Lough Erne (Fermanagh County, Northern Ireland) is made of two parts, Upper Lough Erne and Lower Lough Erne both of which are widened channels of the River Erne, the second largest river in Ireland. The former is a shallow, naturally eutrophic lake covering an area of 1,552 ha with a complex shoreline containing many small islands and peninsulas. Lower Lough Erne is a larger deeper lake with an area of 15,303 ha and a maximum depth ca. 60m, the two are joined by a section of the Erne river approximately 10km long.
The AQUACROSSCase Study examines the implications of the regulation on Invasive Alien Species (IAS) (i.e. non-native plants and animals harming the local ecosystem) for practical management in Lough Erne, Northern Ireland, in the context of existing environmental commitments under EU legislation.
The case study brought together a range of stakeholders from public service and NGOs, both north and south of the Northern Irish/Republic of Ireland border in a series of workshops. Mental models called “Fuzzy Cognitive Maps” of the Erne system were developed based on stakeholder inputs and were used to infer how the social and ecological systems behave. The models predict a likely decline in future water quality related to agricultural activities in the catchment. Models were used to map the impacts of altering lake levels on agricultural production in areas adjacent to the lake.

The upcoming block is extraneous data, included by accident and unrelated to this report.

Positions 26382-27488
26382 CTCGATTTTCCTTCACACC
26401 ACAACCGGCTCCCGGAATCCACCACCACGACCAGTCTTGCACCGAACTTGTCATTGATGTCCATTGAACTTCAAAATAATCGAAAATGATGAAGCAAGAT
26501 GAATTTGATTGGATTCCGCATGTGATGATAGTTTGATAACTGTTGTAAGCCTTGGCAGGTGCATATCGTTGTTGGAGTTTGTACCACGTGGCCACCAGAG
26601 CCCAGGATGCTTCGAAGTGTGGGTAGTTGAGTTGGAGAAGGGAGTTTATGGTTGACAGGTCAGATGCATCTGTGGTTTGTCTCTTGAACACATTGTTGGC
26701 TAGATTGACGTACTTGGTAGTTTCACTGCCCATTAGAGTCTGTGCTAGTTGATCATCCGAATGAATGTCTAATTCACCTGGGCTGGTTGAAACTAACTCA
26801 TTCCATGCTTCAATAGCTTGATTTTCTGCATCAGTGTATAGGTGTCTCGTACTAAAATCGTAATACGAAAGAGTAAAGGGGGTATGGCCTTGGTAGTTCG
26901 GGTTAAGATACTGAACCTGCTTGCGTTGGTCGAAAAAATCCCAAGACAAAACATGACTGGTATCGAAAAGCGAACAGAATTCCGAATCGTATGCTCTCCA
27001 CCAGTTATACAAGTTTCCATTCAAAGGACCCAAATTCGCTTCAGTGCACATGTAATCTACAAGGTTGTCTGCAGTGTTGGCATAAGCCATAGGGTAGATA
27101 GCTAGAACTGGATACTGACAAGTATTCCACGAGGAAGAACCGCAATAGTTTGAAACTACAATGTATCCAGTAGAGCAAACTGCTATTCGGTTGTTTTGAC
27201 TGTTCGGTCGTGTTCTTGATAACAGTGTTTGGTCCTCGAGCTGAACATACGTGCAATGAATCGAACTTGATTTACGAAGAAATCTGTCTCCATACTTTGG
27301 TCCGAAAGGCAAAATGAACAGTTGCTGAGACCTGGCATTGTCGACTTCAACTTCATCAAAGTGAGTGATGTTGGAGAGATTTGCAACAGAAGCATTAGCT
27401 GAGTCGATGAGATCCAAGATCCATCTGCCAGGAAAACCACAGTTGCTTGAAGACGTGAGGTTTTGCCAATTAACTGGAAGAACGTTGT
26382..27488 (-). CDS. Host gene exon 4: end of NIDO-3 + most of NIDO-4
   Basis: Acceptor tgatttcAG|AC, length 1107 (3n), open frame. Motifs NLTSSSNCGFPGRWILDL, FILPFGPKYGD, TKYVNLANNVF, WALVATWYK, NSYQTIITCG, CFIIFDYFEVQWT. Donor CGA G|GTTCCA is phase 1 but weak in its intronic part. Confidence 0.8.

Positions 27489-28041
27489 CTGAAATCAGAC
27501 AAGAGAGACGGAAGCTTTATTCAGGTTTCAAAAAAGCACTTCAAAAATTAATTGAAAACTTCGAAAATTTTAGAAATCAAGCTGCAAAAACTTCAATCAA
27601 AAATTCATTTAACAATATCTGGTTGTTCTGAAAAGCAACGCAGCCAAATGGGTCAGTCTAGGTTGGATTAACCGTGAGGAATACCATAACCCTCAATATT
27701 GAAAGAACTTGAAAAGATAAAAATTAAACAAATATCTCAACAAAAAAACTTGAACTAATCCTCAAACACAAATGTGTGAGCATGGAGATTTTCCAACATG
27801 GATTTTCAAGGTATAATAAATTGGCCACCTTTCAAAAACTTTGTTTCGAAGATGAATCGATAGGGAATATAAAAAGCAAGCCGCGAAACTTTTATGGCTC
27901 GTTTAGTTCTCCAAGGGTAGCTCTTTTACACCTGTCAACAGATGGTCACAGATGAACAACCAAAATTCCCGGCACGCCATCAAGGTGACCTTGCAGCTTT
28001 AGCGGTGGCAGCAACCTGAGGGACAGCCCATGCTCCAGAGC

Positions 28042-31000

Lough Erne sustains multiple competing primary activities each with different requirements from the system in terms of ecosystem services and biophysical abstraction. The Erne Loughs are heavily modified water bodies, and also contain a range of non-native origin with a very long history of introductions. Balancing the needs of competing uses while also meeting the additional legislative burden of the Invasive Alien Species Directive requires consensus on ecosystem end-points as well as effective cross border cooperation.
This project is a Case Study under the Horizon 2020 project AQUACROSS, which builds on work undertaken in the previous pillars to develop concepts, practices and tools for better implementation of Ecosystem Based Management. This includes identifying and understanding the linkages between aquatic ecosystems and human well-being and identifying innovative management responses for aquatic ecosystems.
As part of the Horizon 2020 AQUACROSS project, the case study revealed the importance of considering the interconnections between policies. Potential solutions to the problem of Invasive Alien Species in Lough Erne will affect achievement of Water Framework Directive goals, as well as obligations under the regulation on Invasive Alien Species. At the same time, these goals cannot be considered in isolation from the overall driver of the Common Agricultural Policy.
For further information about the project: firstname.lastname@example.org
Case Study Contact: Tim O’Higgins, MaREI, University College Cork, email@example.com